The cybersecurity threat landscape changes fast, and for most companies it’s a struggle to keep on top of the latest trends without compromising on their operations. Attempting to identify the culprits behind a given cyber-attack by leveraging numerous tools has become significant for cybersecurity analysts and researchers.
The LockBit Ransomware gang is embroiled in a battle after it caused a data breach of the security giant Entrust on June 18. The incident was reported by bleeping computer stating that allegedly as a result of the corporate data breach of Entrust they have launched a distributed denial-of-service (DDoS) attack against lockbit ransomware gang which hindered the access to the data published by the gang on their corporate leaks site. The Lockbit Ransomware gang has announced that it will pursue more aggressive tactics as a retaliation,involving triple extortion, a strategy that seeks to add additional pressure on a victim company by targeting its affiliates, clients, or suppliers. If adopted more broadly, the triple-extortion tactic could present prodigious development in the cybersecurity threat landscape endangering businesses and organizations.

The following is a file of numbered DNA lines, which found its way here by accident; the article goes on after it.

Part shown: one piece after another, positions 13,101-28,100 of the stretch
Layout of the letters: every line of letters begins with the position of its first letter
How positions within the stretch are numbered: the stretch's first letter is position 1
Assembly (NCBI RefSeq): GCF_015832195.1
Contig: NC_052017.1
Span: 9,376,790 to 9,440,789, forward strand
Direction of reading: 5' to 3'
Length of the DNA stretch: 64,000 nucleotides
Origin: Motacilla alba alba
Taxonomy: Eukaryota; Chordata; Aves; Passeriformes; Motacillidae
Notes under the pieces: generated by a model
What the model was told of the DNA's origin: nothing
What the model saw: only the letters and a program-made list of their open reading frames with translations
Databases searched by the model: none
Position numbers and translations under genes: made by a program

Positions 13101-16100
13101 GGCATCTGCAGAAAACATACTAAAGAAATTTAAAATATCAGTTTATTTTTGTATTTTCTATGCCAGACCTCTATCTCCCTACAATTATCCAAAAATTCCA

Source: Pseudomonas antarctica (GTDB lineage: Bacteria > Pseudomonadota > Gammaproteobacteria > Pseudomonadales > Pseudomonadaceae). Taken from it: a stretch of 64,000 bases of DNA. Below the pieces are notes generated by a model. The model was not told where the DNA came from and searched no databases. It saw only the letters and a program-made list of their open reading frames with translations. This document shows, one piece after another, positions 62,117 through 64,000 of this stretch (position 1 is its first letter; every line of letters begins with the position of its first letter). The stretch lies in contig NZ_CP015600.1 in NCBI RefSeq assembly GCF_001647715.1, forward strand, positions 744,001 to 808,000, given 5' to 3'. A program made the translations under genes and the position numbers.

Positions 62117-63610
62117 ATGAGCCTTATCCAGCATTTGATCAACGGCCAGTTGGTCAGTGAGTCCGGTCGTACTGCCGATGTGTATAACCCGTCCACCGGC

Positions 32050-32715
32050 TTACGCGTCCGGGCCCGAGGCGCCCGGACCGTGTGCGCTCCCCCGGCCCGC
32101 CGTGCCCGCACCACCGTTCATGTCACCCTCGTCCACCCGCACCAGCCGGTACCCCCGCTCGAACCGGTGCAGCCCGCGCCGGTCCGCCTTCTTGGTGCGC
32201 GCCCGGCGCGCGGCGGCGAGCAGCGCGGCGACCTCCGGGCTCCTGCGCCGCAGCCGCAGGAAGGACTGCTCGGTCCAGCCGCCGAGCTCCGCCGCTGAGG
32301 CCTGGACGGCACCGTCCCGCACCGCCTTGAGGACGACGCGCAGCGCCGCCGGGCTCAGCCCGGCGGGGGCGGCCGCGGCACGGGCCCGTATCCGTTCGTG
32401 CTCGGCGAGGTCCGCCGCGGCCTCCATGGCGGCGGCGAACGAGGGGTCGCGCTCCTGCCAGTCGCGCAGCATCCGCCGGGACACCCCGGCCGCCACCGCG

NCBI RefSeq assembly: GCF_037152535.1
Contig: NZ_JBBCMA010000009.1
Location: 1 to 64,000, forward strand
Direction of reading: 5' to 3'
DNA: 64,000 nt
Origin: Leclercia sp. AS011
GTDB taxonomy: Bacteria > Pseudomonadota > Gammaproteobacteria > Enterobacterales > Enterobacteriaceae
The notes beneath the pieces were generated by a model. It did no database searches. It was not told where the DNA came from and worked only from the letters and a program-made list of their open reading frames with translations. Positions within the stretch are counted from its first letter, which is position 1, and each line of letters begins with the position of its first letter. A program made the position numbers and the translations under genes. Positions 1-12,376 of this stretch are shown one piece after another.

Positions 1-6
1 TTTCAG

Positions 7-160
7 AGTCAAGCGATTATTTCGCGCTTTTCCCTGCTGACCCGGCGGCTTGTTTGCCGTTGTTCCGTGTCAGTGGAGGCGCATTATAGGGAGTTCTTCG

The public dealing figure of Lockbit Ransomware group has also shared that they are expanding their infrastructure to remain unnerved from DDoS attacks and is actively recruiting new DDoS attack members after its sites were taken offline for days putting a halt to Entrust’s data leakage. The Lockbit ransomware gang has changed their strategy to combat DDoS attacks and in addition to triple extortion, LockBit also said it would begin including unique and randomized payment links in each ransom note, enhanced use of mirrors and duplicate servers, making it difficult for counter-measures like DDoS attacks to impact the threat actor’s payment site.They also disclosed their intention to extend the ease of access of stolen data by making it available easily. The gang vowed to make accessible 300GB of data stolen from Entrust over torrent for the entire world to see. The operators ensured to make the Entrust’s data available from multiple sources besides publishing it on their own site. By keeping its promise Lockbit released 343GB of files comprising Entrust’s data labeled as “entrust.com” and has also made the stolen Entrust’s data available over a clearnet’s website for a limited period of time.
LockBit claims Entrust is behind the attack against it, however, it is unlikely that Entrust being a legitimate cybersecurity giant would ever admit to running offensive security operations. If the speculation that Entrust launched a DDoS attack against Lockbit turns out to be true then it would be an unprecedented incident involving a cybersecurity company undertaking an offensive security operation against a ransomware organization.